We document the link between increased levels of economic and policy uncertainty and unemployment at the state-level during the 2007-2009 recession. The cross sectional variation in uncertainty robustly matches the distribution of employment outcomes during this period. When we instrument for this cross sectional variation using preexisting institutions, we find evidence for a causal role for uncertainty in increasing unemployment. A simple model of hiring and firing under uncertainty rationalizes these results, and the within-state distribution of effects across industries, occupations, and individuals is consistent with this model’s predictions. Together, these results suggest that increased uncertainty contributed to the severity of the Great Recession.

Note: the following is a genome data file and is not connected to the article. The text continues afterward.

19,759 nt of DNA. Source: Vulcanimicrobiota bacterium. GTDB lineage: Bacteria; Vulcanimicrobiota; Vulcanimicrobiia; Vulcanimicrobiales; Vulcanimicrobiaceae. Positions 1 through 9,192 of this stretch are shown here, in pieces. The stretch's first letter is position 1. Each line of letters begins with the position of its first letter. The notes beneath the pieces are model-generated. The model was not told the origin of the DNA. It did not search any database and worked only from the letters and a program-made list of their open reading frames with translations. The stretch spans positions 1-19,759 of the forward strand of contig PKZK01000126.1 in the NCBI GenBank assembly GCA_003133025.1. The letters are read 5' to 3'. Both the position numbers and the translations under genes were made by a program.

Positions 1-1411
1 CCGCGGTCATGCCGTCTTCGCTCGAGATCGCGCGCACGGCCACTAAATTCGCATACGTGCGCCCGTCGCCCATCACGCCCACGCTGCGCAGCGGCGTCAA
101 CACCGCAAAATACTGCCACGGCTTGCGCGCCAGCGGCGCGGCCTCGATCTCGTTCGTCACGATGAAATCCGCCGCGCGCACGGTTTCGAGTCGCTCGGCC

Shoag, Daniel, and Stan Veuger. "Uncertainty and the Geography of the Great Recession." HKS Faculty Research Working Paper Series RWP15-014, March 2015.